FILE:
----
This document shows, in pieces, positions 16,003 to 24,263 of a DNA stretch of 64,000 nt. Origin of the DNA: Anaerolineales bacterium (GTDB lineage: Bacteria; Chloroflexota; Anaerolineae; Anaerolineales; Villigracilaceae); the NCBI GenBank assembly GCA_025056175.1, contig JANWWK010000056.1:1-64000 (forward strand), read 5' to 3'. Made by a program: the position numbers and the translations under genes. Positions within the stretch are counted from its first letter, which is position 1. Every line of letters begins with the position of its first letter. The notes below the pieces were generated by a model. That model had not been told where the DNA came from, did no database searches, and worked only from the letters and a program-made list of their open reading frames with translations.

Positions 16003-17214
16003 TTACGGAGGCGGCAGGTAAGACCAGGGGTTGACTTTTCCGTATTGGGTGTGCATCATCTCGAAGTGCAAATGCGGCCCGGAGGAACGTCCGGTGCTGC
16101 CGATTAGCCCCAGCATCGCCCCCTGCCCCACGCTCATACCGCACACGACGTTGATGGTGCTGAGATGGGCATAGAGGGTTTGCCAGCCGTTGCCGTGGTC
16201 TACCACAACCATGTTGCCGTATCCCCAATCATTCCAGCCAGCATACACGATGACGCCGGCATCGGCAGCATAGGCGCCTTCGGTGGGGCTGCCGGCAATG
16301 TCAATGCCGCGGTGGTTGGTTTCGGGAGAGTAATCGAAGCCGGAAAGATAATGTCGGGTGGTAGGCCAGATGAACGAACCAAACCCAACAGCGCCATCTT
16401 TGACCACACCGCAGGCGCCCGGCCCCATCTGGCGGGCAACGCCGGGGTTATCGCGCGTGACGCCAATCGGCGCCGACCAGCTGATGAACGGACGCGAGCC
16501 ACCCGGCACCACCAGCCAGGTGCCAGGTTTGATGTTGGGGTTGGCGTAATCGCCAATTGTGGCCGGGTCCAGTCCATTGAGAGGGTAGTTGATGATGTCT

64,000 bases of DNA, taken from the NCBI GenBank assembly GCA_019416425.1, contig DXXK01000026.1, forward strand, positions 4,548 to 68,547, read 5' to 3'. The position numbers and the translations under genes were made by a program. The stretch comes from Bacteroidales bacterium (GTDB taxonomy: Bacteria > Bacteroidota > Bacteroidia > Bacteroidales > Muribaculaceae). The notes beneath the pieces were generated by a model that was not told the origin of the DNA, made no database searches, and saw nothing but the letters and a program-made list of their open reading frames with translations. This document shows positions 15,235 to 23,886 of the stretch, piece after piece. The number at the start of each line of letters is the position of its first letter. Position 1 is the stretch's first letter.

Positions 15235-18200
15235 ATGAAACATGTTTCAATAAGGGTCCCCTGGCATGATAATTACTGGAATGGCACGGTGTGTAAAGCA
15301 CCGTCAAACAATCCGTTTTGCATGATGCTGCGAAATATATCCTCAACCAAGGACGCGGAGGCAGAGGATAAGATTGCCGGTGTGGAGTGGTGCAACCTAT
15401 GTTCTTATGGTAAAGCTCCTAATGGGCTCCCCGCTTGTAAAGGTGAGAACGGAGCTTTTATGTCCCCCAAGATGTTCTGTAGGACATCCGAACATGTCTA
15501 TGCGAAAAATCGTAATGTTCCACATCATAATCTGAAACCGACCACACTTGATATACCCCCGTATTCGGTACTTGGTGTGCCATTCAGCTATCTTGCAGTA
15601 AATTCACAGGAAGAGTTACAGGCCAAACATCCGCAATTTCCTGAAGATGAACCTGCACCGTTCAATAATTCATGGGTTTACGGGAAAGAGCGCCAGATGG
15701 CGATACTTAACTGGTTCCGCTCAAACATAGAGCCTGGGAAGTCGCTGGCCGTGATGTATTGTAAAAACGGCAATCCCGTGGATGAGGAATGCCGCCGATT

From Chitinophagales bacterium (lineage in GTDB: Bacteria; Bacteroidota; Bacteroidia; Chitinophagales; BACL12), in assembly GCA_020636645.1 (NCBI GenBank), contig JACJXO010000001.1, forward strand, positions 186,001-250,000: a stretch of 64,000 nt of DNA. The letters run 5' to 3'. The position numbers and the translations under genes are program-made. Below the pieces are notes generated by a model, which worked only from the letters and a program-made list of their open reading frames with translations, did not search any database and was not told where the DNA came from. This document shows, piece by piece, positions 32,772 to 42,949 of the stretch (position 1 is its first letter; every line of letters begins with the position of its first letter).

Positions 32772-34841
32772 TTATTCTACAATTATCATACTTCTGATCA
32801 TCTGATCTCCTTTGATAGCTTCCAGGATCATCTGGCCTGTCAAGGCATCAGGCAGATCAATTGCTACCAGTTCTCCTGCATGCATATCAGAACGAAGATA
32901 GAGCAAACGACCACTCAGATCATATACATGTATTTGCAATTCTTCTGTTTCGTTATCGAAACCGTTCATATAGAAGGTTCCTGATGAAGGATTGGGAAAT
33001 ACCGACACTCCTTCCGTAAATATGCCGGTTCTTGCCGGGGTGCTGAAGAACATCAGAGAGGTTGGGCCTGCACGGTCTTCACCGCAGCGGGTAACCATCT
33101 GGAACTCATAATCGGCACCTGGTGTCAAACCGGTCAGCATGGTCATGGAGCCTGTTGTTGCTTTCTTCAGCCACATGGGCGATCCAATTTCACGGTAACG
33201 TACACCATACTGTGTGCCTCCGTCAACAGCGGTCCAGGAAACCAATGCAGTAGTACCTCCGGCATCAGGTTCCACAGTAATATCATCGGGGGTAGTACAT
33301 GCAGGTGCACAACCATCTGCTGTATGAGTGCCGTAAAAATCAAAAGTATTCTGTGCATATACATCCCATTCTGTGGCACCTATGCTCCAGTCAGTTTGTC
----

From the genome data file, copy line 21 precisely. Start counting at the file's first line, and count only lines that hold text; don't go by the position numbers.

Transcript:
32901 GAGCAAACGACCACTCAGATCATATACATGTATTTGCAATTCTTCTGTTTCGTTATCGAAACCGTTCATATAGAAGGTTCCTGATGAAGGATTGGGAAAT